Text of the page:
Rushworth M. Kidder, a former Christian Science Monitor columnist who taught and wrote books about ethics, died March 5 of undisclosed causes in Naples, Fla. He was 67.
His death was announced by the Institute for Global Ethics, the Rockport, Maine-based nonprofit group that Mr. Kidder founded to teach ethical thinking.
Dr. Kidder was a best-selling author, whose books include “How Good People Make Tough Choices” (1995), which former president Jimmy Carter praised as a “thought-provoking guide to enlightened and progressive personal behavior,” and “Good Kids, Tough Choices: How Parents Can Help Their Children Do the Right Thingv” (2010).
In his books and speeches, Dr. Kidder emphasized five “core values” — responsibility, honesty, respect, compassion and fairness. He also spoke about moral courage, which he said was not only about understanding the difference between right and wrong.
He said the greatest ethical challenges involved conflicts between two core values — or as he often put it, “between right and right.” He wanted people to learn how to decide which choices represented the “higher right.”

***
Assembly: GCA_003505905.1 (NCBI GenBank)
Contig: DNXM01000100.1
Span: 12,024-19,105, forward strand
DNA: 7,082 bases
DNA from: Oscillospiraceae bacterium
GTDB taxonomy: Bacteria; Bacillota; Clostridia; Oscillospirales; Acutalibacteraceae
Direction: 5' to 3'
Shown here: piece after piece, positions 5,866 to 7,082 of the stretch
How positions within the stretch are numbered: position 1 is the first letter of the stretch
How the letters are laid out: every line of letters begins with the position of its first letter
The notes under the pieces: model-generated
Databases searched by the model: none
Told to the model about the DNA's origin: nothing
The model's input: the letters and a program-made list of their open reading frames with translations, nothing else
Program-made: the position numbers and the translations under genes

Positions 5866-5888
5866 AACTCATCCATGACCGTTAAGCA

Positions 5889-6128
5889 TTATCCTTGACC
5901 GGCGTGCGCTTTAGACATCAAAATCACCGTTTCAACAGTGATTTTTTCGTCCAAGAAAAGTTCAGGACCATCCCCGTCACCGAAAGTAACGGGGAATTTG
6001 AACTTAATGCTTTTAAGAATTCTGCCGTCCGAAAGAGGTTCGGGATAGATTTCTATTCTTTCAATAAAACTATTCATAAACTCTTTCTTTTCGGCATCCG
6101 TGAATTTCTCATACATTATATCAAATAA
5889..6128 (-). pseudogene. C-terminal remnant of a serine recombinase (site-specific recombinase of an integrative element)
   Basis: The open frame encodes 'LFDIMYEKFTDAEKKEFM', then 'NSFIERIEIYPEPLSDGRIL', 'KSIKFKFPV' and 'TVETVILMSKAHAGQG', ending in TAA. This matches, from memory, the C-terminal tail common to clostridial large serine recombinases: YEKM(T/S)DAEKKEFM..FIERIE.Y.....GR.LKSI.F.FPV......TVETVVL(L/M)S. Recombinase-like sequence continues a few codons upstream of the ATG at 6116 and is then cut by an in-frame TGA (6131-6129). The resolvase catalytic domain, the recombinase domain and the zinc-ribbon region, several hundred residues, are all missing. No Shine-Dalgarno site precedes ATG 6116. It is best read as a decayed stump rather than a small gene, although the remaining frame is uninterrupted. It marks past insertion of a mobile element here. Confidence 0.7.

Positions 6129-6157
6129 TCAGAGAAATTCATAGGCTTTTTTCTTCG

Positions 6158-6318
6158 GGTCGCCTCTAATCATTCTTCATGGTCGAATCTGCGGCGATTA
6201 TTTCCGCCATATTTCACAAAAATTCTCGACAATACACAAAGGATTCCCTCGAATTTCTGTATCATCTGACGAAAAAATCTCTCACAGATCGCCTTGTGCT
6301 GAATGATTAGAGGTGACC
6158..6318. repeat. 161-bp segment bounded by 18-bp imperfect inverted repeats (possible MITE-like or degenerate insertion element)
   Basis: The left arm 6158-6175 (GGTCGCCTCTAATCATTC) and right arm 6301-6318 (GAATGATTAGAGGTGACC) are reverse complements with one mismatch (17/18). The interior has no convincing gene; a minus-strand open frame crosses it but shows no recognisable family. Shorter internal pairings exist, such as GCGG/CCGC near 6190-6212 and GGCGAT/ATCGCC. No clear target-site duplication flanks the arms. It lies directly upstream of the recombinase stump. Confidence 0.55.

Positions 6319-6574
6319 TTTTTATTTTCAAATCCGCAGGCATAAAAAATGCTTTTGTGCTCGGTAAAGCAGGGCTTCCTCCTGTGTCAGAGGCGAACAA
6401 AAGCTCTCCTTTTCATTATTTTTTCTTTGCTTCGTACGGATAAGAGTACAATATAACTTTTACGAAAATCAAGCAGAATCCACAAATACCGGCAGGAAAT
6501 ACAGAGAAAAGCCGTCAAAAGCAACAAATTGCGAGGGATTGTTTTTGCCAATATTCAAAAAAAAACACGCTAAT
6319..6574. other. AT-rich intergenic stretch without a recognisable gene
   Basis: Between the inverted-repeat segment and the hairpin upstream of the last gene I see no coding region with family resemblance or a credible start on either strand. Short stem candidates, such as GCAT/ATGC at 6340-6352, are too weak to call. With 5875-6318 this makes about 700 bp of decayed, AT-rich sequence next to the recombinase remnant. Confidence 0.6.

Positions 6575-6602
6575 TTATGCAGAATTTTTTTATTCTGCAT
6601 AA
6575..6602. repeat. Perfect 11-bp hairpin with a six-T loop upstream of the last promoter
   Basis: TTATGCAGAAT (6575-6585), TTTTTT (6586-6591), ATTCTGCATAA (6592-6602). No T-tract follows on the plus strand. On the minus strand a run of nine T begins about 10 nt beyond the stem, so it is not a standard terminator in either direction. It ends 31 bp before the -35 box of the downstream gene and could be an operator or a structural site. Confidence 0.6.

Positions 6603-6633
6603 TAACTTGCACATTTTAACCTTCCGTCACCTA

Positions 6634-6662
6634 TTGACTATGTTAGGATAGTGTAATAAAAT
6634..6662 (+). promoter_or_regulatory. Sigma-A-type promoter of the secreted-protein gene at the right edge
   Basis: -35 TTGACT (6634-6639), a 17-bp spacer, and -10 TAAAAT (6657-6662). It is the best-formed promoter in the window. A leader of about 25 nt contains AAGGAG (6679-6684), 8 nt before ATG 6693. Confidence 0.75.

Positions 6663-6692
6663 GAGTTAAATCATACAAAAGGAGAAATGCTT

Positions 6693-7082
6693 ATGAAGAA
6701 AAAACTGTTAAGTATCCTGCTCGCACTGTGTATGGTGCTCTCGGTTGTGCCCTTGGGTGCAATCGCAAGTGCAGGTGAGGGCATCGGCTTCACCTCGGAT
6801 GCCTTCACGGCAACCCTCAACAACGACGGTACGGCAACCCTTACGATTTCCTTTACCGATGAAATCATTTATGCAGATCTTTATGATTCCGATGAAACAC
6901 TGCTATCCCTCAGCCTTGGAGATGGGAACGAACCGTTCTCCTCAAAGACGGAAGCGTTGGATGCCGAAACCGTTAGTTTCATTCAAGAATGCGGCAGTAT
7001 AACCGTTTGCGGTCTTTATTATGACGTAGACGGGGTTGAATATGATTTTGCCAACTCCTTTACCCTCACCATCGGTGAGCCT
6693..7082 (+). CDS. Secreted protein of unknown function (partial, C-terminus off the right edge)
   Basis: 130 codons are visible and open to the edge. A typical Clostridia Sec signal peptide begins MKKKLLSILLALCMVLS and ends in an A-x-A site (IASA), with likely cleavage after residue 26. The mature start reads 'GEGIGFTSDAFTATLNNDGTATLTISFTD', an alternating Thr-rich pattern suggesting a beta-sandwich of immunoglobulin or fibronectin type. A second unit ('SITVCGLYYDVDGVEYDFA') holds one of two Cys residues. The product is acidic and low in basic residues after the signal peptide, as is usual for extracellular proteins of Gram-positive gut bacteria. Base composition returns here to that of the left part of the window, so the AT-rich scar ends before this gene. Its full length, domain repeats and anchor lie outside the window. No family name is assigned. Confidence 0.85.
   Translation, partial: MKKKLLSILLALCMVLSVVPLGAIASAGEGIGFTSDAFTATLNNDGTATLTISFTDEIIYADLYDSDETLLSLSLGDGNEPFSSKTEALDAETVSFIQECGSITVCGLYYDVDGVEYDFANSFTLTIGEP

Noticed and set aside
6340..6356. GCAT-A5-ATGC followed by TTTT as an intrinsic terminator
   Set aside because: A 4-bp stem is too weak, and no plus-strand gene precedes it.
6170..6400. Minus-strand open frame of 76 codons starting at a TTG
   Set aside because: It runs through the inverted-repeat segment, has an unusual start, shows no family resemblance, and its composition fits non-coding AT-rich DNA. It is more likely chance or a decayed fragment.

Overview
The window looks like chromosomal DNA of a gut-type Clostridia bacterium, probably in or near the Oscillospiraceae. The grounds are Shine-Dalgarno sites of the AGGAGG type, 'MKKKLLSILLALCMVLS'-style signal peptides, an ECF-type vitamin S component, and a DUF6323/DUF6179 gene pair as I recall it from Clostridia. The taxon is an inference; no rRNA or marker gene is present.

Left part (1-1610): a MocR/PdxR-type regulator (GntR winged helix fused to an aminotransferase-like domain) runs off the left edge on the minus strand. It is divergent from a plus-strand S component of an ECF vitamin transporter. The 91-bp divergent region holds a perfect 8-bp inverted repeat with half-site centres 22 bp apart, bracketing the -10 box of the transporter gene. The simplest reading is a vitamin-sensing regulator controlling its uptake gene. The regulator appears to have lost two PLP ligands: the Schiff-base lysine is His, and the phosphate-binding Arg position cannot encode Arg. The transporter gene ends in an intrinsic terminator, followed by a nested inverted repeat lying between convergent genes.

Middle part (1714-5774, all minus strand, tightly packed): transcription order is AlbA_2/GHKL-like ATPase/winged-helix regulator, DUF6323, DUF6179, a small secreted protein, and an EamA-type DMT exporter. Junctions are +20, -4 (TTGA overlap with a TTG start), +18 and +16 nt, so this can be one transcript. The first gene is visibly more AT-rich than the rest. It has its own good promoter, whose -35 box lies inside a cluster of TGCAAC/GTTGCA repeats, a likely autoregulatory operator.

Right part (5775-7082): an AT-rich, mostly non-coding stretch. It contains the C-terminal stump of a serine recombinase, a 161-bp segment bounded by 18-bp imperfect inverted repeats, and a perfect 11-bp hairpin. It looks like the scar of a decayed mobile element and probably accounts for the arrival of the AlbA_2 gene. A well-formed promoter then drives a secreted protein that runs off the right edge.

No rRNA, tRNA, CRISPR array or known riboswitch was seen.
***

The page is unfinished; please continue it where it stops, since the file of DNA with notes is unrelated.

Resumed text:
Rushworth Moulton Kidder was born May 8, 1944, in Providence, R.I. He was the son of a biochemistry professor and a research assistant at Massachusetts’s Amherst College, where he earned his bachelor’s degree in 1965. He completed a doctorate in English and comparative literature at Columbia University in 1969 and for the next 10 years taught English at Wichita State University in Kansas. He was an expert on e e cummings.
While teaching at Wichita State, Dr. Kidder began writing essays for the Christian Science Monitor, which hired him in 1979 as its London bureau chief. After two years, he joined the Monitor’s newsroom in Boston and became a columnist. He later served as a features editor.
He began writing about ethics after the devastating 1986 nuclear accident at Chernobyl in the former Soviet Union. The explosion, which killed dozens of workers and caused widespread contamination, was caused by employees conducting an unauthorized experiment.
“It really was . . . at heart a collapse of values, a failure of conscience,” Dr. Kidder told National Public Radio in 1994.
In 1990, Dr. Kidder left the Monitor to launch the institute and spent the next two decades giving “ethical fitness” workshops at corporations and schools, and lecturing to groups around the world.
Survivors include his wife, Anne Davidson Kidder; and two daughters.